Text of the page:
P19. Topics in East Asian Literature and Translation

Session: Session 3, 3:30-5:00 pm, Friday 9/29

Category: Individual Papers

Location: Humanities

Chair: My-Xuan Hillengas (University of Illinois Urbana-Champaign)

Paper Presenters: Jack Keller (Macalester College), Xuezhao Li (Ohio State University), Jihye Yun (University of Wisconsin-Madison)

Style Reform and Drama Translation: An Analysis of Two Chinese Translations of Hamlet in the 1920s

Speaker: Xuezhao Li
Role: Paper Presenter
Institution/Affiliation: Ohio State University
Abstract: The history of written Chinese has long been dominated by the May-fourth narrative that frames all forms of Chinese writing into the wenyan/baihua binary structure. Based on the analysis of two translations of Shakespeare’s Hamlet in the 1920s: Tian Han’s translation Hamengleite (Hamlet) (1921) and Shao Ting’s translation Tianchou ji (The Story of an Irreconcilable Feud) (1924), this paper argues that the wenyan/baihua binary structure is inadequate to describe the language situation at the time. The coexistence of multiple language registers has been a long-standing feature of written Chinese. Modern literary translation further amplified the stylistic multiplicity and diversity of Chinese literary writing. This study dives into the translation processes with a focus on how a certain style was formed with the resources drawn from literary conventions, daily speech, and translations of foreign texts. It pays particular attention to how modern written Chinese was Europeanized grammatically through intensive translation practices and thus reveals how drama translation played a role in modern language reform movements.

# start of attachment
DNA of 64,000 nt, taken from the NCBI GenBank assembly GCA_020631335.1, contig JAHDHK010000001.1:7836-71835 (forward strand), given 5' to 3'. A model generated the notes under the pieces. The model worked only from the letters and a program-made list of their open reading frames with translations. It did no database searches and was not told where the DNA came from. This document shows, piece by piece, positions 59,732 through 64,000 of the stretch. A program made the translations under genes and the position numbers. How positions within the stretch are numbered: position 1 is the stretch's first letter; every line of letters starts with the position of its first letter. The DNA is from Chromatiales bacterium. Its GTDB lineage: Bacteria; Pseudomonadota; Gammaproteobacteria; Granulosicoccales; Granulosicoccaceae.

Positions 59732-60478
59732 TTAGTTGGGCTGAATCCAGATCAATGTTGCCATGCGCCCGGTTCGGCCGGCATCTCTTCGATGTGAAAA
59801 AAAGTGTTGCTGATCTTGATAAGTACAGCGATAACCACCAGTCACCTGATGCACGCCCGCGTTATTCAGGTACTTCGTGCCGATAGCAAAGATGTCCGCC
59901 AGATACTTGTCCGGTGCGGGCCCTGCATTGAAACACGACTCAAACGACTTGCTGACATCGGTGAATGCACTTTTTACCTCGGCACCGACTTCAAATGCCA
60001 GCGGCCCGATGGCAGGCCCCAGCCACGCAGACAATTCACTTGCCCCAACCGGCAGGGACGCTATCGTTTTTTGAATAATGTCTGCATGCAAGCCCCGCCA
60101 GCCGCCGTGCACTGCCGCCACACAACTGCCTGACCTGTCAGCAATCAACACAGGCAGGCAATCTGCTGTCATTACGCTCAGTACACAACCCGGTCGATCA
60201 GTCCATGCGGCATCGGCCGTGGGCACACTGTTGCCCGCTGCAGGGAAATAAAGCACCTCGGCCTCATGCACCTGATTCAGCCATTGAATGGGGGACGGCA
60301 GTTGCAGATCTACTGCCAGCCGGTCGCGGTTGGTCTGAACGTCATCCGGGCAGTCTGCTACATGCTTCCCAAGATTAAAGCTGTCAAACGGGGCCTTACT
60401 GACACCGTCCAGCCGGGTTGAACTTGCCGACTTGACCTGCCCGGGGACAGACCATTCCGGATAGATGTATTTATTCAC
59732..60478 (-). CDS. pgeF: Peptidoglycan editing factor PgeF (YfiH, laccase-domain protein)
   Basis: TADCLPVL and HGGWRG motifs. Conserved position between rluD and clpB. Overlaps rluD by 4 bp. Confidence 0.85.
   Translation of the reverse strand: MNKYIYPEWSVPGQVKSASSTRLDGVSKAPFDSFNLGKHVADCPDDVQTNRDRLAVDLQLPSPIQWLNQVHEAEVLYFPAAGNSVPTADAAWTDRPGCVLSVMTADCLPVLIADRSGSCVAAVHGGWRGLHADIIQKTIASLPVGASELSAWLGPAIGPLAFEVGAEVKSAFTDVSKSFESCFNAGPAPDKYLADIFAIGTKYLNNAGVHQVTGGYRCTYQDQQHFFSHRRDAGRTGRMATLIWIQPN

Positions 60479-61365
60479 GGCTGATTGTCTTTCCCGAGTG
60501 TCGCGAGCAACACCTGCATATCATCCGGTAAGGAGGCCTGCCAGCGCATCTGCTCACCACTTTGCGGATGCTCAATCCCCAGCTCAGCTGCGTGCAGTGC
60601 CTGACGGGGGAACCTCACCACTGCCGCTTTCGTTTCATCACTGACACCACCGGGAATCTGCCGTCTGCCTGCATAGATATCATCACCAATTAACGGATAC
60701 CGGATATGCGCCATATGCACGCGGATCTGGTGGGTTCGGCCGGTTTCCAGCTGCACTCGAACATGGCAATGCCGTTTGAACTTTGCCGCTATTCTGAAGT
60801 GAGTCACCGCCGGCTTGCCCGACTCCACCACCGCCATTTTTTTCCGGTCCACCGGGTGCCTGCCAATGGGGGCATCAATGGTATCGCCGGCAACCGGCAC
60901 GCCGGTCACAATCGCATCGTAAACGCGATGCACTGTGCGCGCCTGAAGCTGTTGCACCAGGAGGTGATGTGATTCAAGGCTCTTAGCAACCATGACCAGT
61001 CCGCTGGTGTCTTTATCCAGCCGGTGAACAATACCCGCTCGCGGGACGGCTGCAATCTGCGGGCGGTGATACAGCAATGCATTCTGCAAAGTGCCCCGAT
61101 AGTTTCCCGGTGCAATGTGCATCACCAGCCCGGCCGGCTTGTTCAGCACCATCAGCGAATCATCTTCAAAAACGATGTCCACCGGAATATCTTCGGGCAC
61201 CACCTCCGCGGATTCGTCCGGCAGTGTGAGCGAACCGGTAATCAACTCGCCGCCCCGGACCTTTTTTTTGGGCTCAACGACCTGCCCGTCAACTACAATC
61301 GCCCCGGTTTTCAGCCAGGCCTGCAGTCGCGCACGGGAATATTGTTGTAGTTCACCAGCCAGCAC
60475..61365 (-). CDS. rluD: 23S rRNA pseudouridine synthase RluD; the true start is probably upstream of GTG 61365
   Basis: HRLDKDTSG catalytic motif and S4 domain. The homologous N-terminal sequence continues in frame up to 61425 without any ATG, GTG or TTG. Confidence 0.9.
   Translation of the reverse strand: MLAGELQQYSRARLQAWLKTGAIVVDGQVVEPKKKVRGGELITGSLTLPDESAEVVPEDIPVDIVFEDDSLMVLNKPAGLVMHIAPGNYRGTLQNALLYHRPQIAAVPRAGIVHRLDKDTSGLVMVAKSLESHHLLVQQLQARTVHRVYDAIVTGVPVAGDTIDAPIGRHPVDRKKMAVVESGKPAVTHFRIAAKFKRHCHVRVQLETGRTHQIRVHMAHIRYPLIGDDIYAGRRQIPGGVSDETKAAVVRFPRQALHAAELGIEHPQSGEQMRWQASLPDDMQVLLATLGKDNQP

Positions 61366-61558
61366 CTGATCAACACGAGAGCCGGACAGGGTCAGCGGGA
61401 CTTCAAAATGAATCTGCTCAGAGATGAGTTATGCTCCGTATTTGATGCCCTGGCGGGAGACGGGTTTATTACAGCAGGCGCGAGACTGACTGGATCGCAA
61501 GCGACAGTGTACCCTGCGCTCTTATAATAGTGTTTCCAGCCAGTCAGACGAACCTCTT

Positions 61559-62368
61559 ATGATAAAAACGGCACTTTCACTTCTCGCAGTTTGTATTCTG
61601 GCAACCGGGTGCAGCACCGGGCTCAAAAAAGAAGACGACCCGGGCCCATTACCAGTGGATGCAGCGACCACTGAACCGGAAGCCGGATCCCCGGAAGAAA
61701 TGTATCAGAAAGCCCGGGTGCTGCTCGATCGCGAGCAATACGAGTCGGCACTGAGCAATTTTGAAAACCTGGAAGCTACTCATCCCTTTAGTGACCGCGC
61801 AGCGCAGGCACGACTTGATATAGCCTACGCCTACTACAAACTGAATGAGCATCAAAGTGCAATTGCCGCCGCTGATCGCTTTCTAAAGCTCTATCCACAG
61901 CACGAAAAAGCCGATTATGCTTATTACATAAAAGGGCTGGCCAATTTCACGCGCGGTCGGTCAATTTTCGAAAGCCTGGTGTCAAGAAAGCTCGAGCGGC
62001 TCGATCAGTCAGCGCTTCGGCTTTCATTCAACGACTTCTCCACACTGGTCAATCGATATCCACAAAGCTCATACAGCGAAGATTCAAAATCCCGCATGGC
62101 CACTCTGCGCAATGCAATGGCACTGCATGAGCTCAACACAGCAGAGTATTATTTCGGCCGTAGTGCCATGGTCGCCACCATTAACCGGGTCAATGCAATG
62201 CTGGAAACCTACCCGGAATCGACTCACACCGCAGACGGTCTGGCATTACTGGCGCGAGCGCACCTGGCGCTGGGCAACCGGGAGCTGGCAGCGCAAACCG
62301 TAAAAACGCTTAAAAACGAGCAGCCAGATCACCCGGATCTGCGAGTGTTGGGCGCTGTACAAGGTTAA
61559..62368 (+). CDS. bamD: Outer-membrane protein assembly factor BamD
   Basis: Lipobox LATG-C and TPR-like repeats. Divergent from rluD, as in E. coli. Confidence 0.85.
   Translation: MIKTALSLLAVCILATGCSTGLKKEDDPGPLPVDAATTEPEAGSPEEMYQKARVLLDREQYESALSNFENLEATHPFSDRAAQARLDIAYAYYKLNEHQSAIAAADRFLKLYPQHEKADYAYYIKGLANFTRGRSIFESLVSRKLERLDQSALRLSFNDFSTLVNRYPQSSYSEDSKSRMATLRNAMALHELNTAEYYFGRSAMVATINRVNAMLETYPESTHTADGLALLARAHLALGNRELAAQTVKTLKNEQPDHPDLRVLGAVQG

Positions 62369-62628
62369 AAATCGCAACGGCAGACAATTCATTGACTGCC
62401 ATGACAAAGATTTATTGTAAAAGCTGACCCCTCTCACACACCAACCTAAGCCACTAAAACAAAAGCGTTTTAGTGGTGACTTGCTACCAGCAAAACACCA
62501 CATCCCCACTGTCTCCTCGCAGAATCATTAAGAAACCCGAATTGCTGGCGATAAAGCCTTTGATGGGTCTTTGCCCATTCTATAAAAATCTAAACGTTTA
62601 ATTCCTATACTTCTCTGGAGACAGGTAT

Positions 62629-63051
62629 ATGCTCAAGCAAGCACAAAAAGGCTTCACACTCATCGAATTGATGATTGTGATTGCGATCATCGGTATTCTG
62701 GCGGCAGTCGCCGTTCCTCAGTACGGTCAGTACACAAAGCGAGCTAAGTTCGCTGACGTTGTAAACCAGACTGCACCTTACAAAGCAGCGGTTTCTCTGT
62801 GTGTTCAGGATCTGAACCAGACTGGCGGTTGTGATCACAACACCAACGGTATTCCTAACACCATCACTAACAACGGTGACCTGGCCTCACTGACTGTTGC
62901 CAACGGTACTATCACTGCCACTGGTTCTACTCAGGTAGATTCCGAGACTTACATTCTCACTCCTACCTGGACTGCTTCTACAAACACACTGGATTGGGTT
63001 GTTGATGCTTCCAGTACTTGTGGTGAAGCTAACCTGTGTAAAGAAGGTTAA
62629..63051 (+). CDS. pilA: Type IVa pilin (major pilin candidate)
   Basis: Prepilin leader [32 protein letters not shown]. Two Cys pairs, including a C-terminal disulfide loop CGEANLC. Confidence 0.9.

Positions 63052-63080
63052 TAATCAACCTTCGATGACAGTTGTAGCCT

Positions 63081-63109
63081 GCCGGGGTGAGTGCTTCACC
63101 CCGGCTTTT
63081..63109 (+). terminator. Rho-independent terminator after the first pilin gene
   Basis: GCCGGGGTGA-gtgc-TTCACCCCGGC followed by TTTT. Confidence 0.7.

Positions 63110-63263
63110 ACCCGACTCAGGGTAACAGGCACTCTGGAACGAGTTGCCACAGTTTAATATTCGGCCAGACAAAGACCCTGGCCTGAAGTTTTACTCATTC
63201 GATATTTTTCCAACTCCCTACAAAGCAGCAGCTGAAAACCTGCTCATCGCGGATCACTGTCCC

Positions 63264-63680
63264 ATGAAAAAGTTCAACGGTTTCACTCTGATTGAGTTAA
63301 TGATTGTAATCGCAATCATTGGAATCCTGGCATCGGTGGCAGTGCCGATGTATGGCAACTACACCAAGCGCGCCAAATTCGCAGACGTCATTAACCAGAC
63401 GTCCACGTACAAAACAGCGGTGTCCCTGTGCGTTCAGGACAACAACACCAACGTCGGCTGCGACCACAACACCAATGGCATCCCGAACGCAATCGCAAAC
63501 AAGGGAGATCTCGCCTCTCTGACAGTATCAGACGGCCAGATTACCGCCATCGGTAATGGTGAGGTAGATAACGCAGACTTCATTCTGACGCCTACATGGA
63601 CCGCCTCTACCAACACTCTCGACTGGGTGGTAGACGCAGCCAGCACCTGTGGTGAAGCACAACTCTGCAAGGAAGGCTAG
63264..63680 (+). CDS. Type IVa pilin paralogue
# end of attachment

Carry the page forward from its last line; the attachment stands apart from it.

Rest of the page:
The application of the metrical grid on Asian poems

Speaker: Jihye Yun
Role: Paper Presenter
Institution/Affiliation: University of Wisconsin-Madison
Abstract: The metrical grid proposed by Fabb & Halle (2008) is a well-formed theory to decode poetic rhythm of English poetry. This paper, however, urges to reconsider applications of metrical gridlines on Asian metrical poems except for Chinese recent style of regulated verse. Fabb & Halle (2008) used their framework to analyze the regulated verse and Vietnamese Ca Dao, but it brought perplexing problems and unsolvable contradictions. First, their iterative rule, also well-known as “feet”, does not reflect tonal patterning meters because Chinese and Vietnamese prosodic patterns are embodied only in a unit of poetic line rather than foot. Second, the position of head (left-headed or right-headed) and the existence of stress (iambic or trochaic) are debatable in the Chinese and Vietnamese metrical poems. Yang (2012), however, buttressed Fabb & Halle (2008)’s analysis on the regulated verse. The result discovered that its feet consist of “2+2+1” when Chinese people chant a penta-syllabic regulated verse. As for a hepta-syllabic one, the foot structure is “2+2+2+1”. In addition, the second character has a longer syllable-length than the first one in foot regardless of tone categories (平平vs. 仄仄). It implies that the metrical grid can be used to illustrate the Chinese verse’s meter. In contrast, the framework cannot be applied to Korean and Japanese traditional poems called Sijo and Haiku. Their prosodic patterns, which are based on pitch-accents, do not correspond to feet Fabb & Halle (2008) suggested.